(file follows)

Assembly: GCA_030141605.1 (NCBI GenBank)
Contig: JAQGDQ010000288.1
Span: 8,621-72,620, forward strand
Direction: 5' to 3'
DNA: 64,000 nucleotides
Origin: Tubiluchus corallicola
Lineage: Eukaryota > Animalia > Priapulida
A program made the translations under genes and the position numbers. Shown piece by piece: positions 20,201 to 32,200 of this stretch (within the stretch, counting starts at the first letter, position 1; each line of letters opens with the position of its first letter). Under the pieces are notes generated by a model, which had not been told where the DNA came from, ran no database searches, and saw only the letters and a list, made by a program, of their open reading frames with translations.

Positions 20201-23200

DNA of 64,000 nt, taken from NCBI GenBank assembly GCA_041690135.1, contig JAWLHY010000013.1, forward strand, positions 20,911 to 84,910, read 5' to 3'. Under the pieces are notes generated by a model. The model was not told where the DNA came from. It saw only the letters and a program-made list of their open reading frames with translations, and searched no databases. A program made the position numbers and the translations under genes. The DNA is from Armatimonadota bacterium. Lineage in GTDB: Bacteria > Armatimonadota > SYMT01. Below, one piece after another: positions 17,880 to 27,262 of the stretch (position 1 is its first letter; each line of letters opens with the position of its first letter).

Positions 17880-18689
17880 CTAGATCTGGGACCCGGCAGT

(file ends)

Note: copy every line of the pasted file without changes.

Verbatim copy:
Assembly: GCA_030141605.1 (NCBI GenBank)
Contig: JAQGDQ010000288.1
Span: 8,621-72,620, forward strand
Direction: 5' to 3'
DNA: 64,000 nucleotides
Origin: Tubiluchus corallicola
Lineage: Eukaryota > Animalia > Priapulida
A program made the translations under genes and the position numbers. Shown piece by piece: positions 20,201 to 32,200 of this stretch (within the stretch, counting starts at the first letter, position 1; each line of letters opens with the position of its first letter). Under the pieces are notes generated by a model, which had not been told where the DNA came from, ran no database searches, and saw only the letters and a list, made by a program, of their open reading frames with translations.

Positions 20201-23200

DNA of 64,000 nt, taken from NCBI GenBank assembly GCA_041690135.1, contig JAWLHY010000013.1, forward strand, positions 20,911 to 84,910, read 5' to 3'. Under the pieces are notes generated by a model. The model was not told where the DNA came from. It saw only the letters and a program-made list of their open reading frames with translations, and searched no databases. A program made the position numbers and the translations under genes. The DNA is from Armatimonadota bacterium. Lineage in GTDB: Bacteria > Armatimonadota > SYMT01. Below, one piece after another: positions 17,880 to 27,262 of the stretch (position 1 is its first letter; each line of letters opens with the position of its first letter).

Positions 17880-18689
17880 CTAGATCTGGGACCCGGCAGT